According to Steve Cook of the Philadelphia restaurant Zahav, water-packed tuna leads to a dry salad, whereas oil-packed tuna retains the rich texture of confited protein. Healthwise, although water-packed tuna retains more omega-3 fats, oil-packed tuna is significantly higher in vitamin D.
Celebrity chefs like Ina Garten and Chris Cosentino also use oil-packed tuna for its moistness and flavor. Kitchen expert Daniel Gritzer, however, recommends using ventresca, a fatty tuna belly cut, for an incomparable texture, while Cook suggests adding other oily fish, like sardines, for an extra punch.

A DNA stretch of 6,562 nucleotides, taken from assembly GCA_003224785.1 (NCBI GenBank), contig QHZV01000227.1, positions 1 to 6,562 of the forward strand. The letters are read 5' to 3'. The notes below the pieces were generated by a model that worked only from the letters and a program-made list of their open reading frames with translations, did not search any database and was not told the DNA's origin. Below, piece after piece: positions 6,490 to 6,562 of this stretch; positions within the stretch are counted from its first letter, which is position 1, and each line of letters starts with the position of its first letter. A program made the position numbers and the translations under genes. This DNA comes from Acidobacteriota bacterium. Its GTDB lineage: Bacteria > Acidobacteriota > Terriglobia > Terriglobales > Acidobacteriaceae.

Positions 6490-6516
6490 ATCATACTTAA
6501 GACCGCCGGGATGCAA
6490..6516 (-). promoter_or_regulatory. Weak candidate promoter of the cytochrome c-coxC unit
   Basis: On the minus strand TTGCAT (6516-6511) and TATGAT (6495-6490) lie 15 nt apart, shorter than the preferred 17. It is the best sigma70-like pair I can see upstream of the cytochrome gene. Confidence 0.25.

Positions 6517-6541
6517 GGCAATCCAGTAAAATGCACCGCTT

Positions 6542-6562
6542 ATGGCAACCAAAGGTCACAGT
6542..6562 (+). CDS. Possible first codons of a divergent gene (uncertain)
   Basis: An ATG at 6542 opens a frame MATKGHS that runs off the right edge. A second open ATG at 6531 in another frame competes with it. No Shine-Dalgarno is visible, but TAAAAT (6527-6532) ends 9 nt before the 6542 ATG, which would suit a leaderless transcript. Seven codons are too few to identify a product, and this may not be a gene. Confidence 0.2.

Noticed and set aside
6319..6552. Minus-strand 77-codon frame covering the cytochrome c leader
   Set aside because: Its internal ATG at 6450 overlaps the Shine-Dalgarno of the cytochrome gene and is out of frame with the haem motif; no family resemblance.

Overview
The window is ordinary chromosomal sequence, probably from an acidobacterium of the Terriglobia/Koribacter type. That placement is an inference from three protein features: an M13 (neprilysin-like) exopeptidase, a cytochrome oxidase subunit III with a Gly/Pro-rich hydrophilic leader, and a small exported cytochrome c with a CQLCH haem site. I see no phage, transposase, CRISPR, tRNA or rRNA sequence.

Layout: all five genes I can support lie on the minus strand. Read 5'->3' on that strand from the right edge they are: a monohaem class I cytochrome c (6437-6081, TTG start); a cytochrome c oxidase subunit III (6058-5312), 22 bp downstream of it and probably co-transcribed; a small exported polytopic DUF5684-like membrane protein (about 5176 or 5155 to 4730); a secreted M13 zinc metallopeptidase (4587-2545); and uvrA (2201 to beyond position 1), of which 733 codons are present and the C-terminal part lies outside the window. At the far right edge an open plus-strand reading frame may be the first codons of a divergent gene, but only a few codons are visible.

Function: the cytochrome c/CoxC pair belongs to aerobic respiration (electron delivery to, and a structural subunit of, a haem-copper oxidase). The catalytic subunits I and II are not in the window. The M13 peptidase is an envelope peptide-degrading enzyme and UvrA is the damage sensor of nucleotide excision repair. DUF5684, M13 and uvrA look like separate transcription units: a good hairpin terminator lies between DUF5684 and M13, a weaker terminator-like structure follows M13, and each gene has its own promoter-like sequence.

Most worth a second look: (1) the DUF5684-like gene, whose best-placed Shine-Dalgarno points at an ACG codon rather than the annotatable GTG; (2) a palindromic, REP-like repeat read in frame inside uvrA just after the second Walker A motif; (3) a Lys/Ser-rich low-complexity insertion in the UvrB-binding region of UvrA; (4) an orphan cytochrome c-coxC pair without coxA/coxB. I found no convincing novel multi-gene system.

Upgrade your tuna salad by swapping out the mayo for Greek yogurt, Dijon mustard, or avocado, and sautée the tuna in garlic and olive oil for more flavor. Adding hard-boiled eggs, potatoes, croutons, or pasta helps absorb any excess moisture, while multigrain or sourdough slices work best when it comes to bread.